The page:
[The Other Feud: William Anderson "Devil Anse" Hatfield in the Civil War by Philip Hatfield (Author-Createspace, 2010). Softcover, illustrations, tables, notes. Pages main/total:80/99. ISBN:9781453886748 $12.99]
Much has been published about the Hatfield-McCoy feud from the popular and academic presses, but Philip Hatfield's The Other Feud explores instead the Civil War years of William Anderson "Devil Anse" Hatfield's life. Just how much of this Civil War service information is freshly presented in the book, I'll have to leave to those familiar with the extensive Hatfield-McCoy literature. Earlier biographical works, such as The Tale of the Devil, do claim to cover the period. A slim volume of small physical dimensions and large print, The Other Feud has the modest goal of summarizing Hatfield's Civil War career as well as discussing to what degree Civil War differences fed the famous feud, a subject of some controversy.
Utilizing service records and the excellent research of SE Kentucky-SW Virginia Civil War researchers Jeffrey Weaver and Randall Osborne, the author traces William A. Hatfield's association with the Virginia militia, Virginia State Line, and 45th Virginia Infantry Battalion. Making use of the O.R., books, newspapers, and manuscript material, the narrative often strays away from sustained mention of Hatfield personal involvement in events (his presence in assumed), instead summarizing the military movements and actions of the state and Confederate units. The work is most speculative in its dealing of the 1864-65 period following Devil Anse Hatfield's desertion from the 45th Virginia Battalion. His name is absent from the rolls of Bill Smith's guerrilla unit and, according to the author, no supporting documentation has been discovered. Nevertheless, author Hatfield wholeheartedly adopts the traditional view that "Devil Anse" fought with Smith. Even with the recognition that muster roll information for partisan units was necessarily spotty at best and it was often in an irregular fighter's best interest not to have his name in print, the author might have been better served to leave the details of this aspect of the Devil's life more open to debate.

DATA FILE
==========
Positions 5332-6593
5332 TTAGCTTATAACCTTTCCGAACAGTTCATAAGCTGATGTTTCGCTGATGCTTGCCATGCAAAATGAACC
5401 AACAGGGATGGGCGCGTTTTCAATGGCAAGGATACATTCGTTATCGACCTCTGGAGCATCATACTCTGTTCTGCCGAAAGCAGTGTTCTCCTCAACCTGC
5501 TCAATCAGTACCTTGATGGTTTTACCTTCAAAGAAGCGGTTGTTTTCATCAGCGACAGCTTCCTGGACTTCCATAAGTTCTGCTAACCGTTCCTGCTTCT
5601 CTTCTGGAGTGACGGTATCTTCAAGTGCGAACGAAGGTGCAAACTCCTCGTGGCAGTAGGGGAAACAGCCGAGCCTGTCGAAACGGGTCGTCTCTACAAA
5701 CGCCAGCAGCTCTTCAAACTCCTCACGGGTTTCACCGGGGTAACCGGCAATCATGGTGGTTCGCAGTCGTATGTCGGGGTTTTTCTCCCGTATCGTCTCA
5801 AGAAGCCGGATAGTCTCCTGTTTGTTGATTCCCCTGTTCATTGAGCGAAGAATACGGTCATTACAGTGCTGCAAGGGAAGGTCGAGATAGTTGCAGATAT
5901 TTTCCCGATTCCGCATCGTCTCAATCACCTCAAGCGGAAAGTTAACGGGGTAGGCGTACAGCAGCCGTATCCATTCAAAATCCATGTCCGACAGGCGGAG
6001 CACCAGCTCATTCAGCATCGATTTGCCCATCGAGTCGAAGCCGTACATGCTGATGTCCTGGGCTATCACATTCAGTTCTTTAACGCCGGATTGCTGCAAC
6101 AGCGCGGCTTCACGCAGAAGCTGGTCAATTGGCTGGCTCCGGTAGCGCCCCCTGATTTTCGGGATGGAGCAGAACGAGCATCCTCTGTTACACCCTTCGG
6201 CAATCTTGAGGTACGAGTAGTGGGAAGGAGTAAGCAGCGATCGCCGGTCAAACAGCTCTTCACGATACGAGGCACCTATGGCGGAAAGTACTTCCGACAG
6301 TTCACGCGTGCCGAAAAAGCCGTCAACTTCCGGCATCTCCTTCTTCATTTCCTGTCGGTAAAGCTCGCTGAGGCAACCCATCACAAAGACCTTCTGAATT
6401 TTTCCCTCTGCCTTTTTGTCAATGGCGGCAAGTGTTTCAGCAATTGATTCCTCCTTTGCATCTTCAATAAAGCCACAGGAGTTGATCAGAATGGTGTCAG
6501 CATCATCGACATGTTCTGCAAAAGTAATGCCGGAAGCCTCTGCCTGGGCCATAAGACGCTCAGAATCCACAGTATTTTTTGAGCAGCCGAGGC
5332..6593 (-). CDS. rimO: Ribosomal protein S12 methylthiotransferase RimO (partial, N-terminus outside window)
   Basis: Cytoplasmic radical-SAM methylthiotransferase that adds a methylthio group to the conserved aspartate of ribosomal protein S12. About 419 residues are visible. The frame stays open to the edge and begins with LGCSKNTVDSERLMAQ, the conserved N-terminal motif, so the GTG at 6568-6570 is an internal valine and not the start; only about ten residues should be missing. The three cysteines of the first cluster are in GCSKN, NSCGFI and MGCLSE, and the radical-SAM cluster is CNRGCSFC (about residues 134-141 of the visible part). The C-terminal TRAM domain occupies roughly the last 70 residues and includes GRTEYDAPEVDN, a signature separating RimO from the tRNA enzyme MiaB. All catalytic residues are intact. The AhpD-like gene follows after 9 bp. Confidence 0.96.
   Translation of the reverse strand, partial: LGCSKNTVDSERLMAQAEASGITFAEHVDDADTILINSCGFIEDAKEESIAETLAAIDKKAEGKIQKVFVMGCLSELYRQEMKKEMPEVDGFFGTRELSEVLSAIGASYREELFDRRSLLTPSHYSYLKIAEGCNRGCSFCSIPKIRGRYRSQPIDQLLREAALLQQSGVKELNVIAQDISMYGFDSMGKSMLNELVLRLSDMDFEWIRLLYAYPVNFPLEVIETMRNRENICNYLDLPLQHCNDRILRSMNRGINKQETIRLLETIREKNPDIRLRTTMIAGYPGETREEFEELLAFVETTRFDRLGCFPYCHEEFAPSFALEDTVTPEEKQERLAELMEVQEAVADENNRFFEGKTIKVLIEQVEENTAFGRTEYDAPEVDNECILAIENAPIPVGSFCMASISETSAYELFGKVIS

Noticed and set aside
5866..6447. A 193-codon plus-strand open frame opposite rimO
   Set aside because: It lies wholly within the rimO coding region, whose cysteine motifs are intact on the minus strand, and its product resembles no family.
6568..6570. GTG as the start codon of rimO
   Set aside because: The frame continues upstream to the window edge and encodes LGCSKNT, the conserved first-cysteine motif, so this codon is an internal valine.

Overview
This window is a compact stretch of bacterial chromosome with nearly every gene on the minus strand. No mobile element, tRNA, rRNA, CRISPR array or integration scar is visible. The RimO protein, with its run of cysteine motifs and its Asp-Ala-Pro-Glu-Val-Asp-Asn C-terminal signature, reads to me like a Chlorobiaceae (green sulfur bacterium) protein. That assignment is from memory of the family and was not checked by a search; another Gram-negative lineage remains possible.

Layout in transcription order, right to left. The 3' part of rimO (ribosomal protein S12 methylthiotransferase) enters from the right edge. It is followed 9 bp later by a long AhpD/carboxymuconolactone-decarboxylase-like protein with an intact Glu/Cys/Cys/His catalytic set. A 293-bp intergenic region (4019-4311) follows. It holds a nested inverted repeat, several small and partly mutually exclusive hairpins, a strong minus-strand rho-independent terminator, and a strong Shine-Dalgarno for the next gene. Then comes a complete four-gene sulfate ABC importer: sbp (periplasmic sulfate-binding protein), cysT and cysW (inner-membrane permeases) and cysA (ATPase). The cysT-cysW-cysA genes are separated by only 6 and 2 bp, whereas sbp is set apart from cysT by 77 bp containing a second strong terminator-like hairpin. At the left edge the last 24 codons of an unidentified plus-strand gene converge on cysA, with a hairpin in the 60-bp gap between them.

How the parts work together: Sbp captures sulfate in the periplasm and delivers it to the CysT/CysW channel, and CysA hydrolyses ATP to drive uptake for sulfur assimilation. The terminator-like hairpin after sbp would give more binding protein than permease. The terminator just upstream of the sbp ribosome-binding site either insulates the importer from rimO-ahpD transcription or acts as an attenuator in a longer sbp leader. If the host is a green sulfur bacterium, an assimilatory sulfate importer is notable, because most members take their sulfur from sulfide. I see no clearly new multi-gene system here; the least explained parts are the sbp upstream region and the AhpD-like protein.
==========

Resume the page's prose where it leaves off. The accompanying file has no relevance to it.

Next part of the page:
As for the question of the alleged Civil War origins of the feud, the text is largely inconclusive as to the depth of the role played by the great national conflict*. It does, however, persuasively argue against the popular notion that the feud had a North (McCoy) vs. South (Hatfield) character. In support of this, author Hatfield provides a pair of nice tables which list the wartime services of prominent members of the post-war feud. These appendices demonstrate no clear sectional divide. While no feuding Hatfield directly served in Union forces, relatives did, and McCoy feudists fought on both sides.
Happily, the author also writes dispassionately, refreshingly avoiding the pitfalls of biographical history penned by direct or collateral descendents. On the down side, the book needs some editing work and would have benefited from a bibliography and index. A concluding chapter summarizing the author's findings would also have been helpful. In the end, The Other Feud's often presumptive assessment of William A. Hatfield's personal involvement in the war tends to raise as many questions as it attempts to answer. While in broad terms the book achieves what it sets out to do, given its limitations of length and scope, readers might best view it as a starting point for further exploration.
* - The book does not cite James Prichard's excellent recent article from Virginia at War, 1863 (UP of Kentucky, 2009). Prichard takes the view that the character of the post-war Hatfield-McCoy feud was a direct consequence of Civil War mountain guerrilla warfare and offers details pertaining to Hatfield's involvement in that aspect of the war. While Philip Hatfield's work doesn't aspire to the scholarly reaches of Prichard's creation of a broader sociological context, it would have been worthwhile to address the article's conclusions.